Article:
- Rudolph and Tommy Heinsohn for Miller Lite:
- Oscar Robertson’s free throws were one-handed set shots. So cool to see!
- Spekaing of free throw form: the left-handed Barnett would crouch down, then kick his right foot back behind his left foot.
- Maybe it was something in the water, but somehow there used to be a time when players didn’t need to go into protracted dribbling exhibitions and a host of tics and shimmies between free throws. Back in 1970 cats just took their first shot, got the ball back and shot it again.
- A Buck named Bob Boozer wore white knee pads that looked like the ones Patrick Ewing used to wear. It was a pleasurable association.
- Keith Jackson announced during the game that the team who won the 1971 championship would earn an extra $16K per player, nearly double the share the year prior. Ignas Brazdeikis earns more than that per game.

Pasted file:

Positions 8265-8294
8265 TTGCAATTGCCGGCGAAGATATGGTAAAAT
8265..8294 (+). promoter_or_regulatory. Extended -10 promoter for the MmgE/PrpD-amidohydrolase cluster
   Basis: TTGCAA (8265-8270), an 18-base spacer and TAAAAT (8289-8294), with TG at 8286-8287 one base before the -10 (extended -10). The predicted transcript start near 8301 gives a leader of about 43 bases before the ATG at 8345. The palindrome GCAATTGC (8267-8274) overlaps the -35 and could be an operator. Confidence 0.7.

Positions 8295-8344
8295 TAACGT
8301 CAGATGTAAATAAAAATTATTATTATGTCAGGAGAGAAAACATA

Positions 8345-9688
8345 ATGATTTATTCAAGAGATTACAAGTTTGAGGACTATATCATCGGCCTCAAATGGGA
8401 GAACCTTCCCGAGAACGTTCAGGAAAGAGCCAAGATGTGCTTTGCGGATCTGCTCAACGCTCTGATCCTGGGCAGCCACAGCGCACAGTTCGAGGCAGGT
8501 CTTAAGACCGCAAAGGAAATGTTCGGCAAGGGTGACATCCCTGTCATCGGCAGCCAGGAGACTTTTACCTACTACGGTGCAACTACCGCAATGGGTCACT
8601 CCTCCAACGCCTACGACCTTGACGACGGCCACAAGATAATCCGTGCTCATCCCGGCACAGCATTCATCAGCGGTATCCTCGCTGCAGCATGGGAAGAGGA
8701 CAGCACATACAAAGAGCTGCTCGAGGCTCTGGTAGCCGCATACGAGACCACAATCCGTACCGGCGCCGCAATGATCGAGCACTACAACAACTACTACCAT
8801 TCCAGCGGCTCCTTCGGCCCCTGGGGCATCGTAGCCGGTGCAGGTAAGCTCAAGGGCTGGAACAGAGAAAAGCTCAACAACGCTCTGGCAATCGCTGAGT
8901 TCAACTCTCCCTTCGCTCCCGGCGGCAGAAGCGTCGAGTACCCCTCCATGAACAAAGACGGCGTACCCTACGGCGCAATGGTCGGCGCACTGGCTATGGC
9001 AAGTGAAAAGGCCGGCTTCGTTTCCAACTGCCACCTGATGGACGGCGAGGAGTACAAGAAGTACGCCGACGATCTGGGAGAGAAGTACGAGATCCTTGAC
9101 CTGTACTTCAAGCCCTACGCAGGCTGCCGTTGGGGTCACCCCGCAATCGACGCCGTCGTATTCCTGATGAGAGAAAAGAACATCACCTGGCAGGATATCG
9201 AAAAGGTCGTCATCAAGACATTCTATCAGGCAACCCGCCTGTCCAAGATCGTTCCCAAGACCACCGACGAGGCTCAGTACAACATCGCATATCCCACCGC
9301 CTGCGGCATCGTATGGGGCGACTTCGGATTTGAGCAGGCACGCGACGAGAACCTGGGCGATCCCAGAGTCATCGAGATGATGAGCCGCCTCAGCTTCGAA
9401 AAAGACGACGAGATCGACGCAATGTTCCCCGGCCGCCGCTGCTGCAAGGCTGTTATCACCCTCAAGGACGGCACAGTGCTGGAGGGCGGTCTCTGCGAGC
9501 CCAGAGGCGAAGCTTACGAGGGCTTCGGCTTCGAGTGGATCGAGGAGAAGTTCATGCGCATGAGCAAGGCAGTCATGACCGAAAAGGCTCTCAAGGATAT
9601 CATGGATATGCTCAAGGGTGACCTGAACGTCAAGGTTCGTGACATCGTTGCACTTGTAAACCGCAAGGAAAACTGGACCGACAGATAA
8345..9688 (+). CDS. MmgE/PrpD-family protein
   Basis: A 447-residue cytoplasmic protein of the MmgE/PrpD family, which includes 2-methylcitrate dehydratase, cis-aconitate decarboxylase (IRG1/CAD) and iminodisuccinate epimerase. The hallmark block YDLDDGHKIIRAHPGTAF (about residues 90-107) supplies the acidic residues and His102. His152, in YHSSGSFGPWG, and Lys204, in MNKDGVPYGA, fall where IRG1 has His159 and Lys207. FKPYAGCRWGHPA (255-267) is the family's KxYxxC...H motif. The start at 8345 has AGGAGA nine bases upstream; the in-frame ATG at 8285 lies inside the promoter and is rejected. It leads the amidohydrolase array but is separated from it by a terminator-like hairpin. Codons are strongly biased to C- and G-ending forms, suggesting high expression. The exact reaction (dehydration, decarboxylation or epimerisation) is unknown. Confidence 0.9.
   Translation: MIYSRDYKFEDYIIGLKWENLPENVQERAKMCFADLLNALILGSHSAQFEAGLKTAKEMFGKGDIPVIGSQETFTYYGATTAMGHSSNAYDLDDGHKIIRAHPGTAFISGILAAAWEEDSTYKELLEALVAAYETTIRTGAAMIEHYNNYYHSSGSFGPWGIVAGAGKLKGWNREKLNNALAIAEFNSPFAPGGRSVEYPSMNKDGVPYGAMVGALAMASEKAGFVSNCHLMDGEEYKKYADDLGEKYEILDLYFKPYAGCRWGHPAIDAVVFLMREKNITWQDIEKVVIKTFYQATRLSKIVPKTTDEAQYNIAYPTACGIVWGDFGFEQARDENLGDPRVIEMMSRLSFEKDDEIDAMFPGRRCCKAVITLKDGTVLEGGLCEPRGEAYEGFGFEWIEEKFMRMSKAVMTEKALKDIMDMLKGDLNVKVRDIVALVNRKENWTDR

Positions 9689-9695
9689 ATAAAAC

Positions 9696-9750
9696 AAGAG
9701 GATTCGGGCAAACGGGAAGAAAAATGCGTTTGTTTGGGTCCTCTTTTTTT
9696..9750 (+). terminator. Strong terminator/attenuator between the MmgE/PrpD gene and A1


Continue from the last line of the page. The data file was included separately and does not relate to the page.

- No Cazzie Russell in this one. He was dealing with a broken left wrist.
- Holzman coached parts of four seasons with the Milwaukee and St. Louis Hawks before taking over the Knicks. He had a losing season each of those four years. I think about people like Holzman and Joe Torre and Bill Parcells whenever the Knicks fire someone after a year or two. Maybe the virus and quarantine has me feeling sentimental for a simpler time, but whenever the NBA resumes give Mike Miller a chance. Invest in training staff and awesome assistants. Let Miller decide what he needs and give him a chance. It can’t work any worse than the current organization approach of treating head coaches like Bond girls.